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  #81  
Old 15.06.2017, 11:42
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Re: London Tower Block Fire

David Lammy, Labour MP for Tottenham summed it up: https://www.theguardian.com/uk-news/...y-latimer-road

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This is the richest borough in our country treating its citizens in this way and we should call it what it is. It is corporate manslaughter. That’s what it is. And there should be arrests made, frankly. It is an outrage.

Many of us across the country have been caught up in an election knocking on housing estate doors, travelling up to the top floors of tower blocks, and we know as politicians that the conditions in this country are unacceptable.

We built buildings in the 70s. Those 70s buildings, many of them should be demolished. They have not got easy fire escapes. They have got no sprinklers. It is totally, totally unacceptable in Britain that this is allowed to happen and that people lose their lives in this way. People should be held to account.
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  #82  
Old 15.06.2017, 13:07
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Re: London Tower Block Fire

Just seen on tv that, of the 2,925 council-owned tower blocks in London, only 18 are fitted with sprinkler systems.
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Old 15.06.2017, 13:14
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Re: London Tower Block Fire

in that rotten country nothing is working
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  #84  
Old 15.06.2017, 13:17
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Re: London Tower Block Fire

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in that rotten country nothing is working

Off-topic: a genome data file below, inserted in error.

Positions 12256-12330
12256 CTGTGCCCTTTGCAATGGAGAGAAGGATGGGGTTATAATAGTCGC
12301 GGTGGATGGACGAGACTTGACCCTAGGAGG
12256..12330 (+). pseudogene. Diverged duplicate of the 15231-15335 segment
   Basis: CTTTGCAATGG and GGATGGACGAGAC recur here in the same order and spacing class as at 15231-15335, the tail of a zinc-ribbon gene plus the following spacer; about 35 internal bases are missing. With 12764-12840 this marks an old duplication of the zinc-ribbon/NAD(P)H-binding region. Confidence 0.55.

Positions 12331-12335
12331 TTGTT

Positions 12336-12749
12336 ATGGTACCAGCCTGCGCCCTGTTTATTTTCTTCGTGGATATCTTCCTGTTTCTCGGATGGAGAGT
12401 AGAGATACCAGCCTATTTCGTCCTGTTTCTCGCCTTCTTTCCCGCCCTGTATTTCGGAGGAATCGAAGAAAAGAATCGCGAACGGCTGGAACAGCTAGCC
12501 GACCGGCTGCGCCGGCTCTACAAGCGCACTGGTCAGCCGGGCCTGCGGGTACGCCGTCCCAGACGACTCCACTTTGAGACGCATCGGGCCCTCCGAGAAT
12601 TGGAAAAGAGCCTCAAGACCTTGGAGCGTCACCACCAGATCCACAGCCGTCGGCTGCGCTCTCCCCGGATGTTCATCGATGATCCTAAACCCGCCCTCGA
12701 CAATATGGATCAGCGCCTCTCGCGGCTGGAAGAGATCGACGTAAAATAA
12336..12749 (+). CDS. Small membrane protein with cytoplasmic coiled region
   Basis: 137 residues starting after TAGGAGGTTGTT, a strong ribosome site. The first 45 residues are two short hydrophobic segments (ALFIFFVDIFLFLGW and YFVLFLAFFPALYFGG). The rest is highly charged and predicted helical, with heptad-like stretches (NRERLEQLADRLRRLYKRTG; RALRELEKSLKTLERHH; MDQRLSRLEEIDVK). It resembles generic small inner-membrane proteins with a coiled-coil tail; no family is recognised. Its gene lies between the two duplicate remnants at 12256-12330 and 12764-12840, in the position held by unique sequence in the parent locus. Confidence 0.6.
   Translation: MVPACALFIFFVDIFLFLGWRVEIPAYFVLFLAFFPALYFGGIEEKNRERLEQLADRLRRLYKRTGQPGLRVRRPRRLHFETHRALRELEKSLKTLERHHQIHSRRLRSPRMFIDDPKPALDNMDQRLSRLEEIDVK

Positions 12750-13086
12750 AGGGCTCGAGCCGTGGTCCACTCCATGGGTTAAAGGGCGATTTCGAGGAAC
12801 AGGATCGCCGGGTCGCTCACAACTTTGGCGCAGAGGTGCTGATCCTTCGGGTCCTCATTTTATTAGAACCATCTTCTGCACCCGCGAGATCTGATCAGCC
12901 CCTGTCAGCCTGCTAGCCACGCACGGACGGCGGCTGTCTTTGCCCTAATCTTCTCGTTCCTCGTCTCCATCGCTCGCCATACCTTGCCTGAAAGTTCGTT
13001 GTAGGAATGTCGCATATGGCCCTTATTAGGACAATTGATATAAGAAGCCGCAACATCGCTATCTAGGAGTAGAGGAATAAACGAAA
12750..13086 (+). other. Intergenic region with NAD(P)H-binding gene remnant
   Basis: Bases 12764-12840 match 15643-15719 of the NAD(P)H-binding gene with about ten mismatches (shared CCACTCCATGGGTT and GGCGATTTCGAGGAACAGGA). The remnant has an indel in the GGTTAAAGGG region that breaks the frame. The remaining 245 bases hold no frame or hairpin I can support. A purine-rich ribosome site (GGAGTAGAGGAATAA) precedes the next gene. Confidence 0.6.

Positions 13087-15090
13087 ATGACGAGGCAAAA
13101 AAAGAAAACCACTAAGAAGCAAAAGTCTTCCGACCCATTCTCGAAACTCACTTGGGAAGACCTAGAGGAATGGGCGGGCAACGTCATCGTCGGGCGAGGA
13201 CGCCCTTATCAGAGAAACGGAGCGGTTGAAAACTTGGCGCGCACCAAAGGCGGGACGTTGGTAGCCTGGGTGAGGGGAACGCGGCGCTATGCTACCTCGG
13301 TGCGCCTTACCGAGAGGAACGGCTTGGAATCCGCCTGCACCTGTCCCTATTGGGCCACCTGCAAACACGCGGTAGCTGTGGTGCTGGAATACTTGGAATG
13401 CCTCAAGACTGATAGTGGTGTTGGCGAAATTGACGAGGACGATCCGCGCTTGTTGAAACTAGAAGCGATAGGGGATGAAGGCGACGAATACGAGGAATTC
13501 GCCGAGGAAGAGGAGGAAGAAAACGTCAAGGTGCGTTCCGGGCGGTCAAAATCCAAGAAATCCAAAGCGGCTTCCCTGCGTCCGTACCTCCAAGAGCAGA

The emergency services and local community seem to be doing a stellar job, though...
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  #85  
Old 15.06.2017, 13:22
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Re: London Tower Block Fire

At least the international press is very critical towards many aspects of what is linked to law and infrastructure (and face it, the general situation of GB is not very incouraging at all, on any matter): http://www.spiegel.de/panorama/londo...a-1152211.html


Btw. the cited experts are British.
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  #86  
Old 15.06.2017, 13:29
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Re: London Tower Block Fire

The selling of council run/managed estates to private owners needs to come under greater scrutiny. It has been said many times before, not a dot should be sold until the legislation and regulations are in place to ensure that private companies/corporations abide by clear guidelines & regularly reviewed, making sure they are held accountable if they fail to upkeep buildings and estates. County councils just get to run away with their pockets full of money and do not, unfortunately, look back.

Nice now that they're blaming the corporations when they have/had a responsibility too.

The building regs in the UK don't work. You only have to look at the new homeowners complaining of dangerous wiring, ill fitting twisted pipes/ plumbing to know how bad it actually is. Building companies are not regularly held accountable for any of it and it's up to individuals to go through complicated and complex routes via the Ombudsman to get anywhere.
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Old 15.06.2017, 13:39
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Re: London Tower Block Fire